Southampton University Libertarian Society


A monopoly on Morality and Praxis by sconzey
March 11, 2010, 7:24 pm
Filed under: Libertarianism, Views

The lovely Bella Gerens complains that Leftism is easy, because the Left claims a monopoly on both morality and praxis —

The left wing is the fashionable, the powerful, the self-styled intellectual faction of our modern West. It self-represents as the pinnacle of both reason (‘we are right’) and emotion (‘we are good’).

Even the right acknowledge that those on the Left are basically good people, that their hearts are in the right place, and the only grounds for disagreement with Leftism is whether or not the ends justify the means.

The Leftists are winning. Apart from the brief foray into Reaganism/Thatcherism, the progress over the last fifty years has been towards more and more State intervention. The poor are getting richer and the starving are being fed, but this is in spite of government, not because of it.

The ideological dominance of Progressivism has given rise to a certain kind of Liberal — Libertarians today are expert and attacking the Left. We point out the messed up incentives in the welfare state, we point to the waste and inflexibility in the NHS. Every proposal they make, every new initiative, we have an answer to, yet they’re still winning.

Why? Because whilst Libertarians can hack at the branches of Leftism — the new laws and initiatives — we’ve conceded the roots; we’ve conceded that Leftists are good people, and that Leftism is a correct ideology.

This is wrong. It is we who have the monopoly on both the good and the correct:
On Morality: Ayn Rand has made the moral case for capitalism — a man enslaved to the needs of his brothers is as much as slave as he is to the plantation-owner.

On Praxis: Liberal Capitalism is the best method not just for sating our evil capitalist greed, but for achieving all those things the Left claim to hold dear too.

  • Abolishing absolute poverty: Liberal Capitalist economies have seen rising wages and decreasing costs of living over the past two hundred years.
  • Increasing human happiness: Liberal Capitalism permits individuals to make their own decisions about what makes them happy, rather than having a one-size-fits-all definition imposed on them.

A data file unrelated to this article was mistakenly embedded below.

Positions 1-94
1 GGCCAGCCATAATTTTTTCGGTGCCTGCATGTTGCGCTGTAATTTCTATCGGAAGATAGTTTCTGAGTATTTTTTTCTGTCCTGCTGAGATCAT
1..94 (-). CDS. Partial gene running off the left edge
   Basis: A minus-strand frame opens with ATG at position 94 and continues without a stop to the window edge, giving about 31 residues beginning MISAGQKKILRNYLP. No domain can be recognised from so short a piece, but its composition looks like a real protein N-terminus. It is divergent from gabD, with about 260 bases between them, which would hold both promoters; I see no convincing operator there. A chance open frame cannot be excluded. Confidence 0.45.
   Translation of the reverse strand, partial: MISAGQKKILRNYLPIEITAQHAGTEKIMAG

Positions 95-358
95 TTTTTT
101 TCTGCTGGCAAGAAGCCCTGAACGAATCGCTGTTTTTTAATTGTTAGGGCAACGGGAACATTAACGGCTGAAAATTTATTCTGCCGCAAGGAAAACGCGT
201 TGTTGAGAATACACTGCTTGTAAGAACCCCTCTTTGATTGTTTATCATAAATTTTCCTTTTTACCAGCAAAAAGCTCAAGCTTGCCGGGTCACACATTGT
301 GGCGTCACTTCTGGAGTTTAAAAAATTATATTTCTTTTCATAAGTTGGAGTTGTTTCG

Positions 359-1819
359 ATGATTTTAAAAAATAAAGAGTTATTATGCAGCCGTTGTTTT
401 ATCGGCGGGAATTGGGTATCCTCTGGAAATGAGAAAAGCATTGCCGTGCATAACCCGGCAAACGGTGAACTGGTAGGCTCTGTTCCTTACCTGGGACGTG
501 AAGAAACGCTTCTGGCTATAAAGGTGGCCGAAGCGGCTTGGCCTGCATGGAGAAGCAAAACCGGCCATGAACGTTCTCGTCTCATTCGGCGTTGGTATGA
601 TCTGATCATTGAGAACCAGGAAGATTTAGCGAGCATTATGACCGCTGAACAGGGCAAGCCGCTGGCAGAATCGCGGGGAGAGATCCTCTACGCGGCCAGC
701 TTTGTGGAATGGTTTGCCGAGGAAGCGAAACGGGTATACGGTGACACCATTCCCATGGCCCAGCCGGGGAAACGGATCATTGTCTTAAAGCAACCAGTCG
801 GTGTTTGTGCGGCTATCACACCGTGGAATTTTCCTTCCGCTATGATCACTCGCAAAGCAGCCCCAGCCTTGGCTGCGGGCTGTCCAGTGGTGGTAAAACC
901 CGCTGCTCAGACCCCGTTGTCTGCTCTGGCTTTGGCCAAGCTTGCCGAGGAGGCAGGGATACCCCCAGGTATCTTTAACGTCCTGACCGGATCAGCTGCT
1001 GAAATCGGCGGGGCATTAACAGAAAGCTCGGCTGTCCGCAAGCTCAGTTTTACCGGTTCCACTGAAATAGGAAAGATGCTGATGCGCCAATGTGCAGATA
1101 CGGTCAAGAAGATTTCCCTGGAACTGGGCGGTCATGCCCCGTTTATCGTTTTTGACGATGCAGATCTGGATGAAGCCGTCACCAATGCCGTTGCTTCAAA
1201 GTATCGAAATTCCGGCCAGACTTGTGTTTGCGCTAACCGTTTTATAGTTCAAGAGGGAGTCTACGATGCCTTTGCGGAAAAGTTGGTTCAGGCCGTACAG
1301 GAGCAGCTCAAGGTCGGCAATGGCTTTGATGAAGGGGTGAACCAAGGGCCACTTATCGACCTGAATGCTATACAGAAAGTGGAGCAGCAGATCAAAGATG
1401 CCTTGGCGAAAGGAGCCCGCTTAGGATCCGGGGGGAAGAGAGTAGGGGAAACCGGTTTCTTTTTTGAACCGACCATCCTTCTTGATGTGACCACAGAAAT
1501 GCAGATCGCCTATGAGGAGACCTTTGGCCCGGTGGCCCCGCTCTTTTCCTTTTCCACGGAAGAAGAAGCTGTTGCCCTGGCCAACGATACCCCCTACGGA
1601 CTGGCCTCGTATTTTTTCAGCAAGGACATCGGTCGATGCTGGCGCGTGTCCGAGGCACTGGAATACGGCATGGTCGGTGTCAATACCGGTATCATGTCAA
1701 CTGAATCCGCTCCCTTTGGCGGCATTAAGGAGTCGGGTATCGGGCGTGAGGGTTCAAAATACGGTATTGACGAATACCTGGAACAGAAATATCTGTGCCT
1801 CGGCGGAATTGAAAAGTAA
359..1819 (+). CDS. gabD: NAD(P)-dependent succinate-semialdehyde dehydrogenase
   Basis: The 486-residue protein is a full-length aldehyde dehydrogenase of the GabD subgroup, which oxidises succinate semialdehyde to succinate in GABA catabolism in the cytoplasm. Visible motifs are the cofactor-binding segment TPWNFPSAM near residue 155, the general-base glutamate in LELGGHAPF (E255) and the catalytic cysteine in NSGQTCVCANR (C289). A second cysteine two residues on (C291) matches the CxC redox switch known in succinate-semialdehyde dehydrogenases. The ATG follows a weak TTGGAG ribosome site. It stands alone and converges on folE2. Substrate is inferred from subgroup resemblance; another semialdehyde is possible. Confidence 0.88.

• World Peace: Economic freedom is strongly correlated with peace and political stability. If men are trading with eachother, they will not fight.
  • Environmental Protection: Economic Freedom is strongly correlated with increased environmental protection.
  • Working time and Child Labour: The most free countries in the world can afford to abolish child labour, and have shorter working hours.
  • Universal Healthcare: Liberal Capitalism brings new healthcare innovations to extend life expectancy, and makes old ones cheaper and affordable to all. Those in the most free countries can expect to live 20 years longer than those in the least free.

It’s time to stop attacking Leftism; it’s time to stop being the nay-sayers, the no-voters, the abstainers and rejectionists. Classical Liberalism has the potential to achieve everything Progressives desire, and empirical evidence clearly demonstrating past success. Lets sell Liberalism to the Left.



Ayn Rand’s Howard Rourke on Creativity by sconzey
February 8, 2010, 12:33 am
Filed under: Libertarianism, Philosophy, Views | Tags: , , , , , , ,


Selfishness vs. Self-interest by sconzey
October 16, 2009, 1:04 am
Filed under: Libertarianism, Philosophy, Views

If there ever were two concepts so hopelessly confused it is selfishness and self-interest.  Many say: “Oh you Libertarians, you believe everyone’s so completely selfish; they’d stab their own granny for two dollars.” Let us read again that oft-quoted passage of our favourite free marketeer (emphasis mine):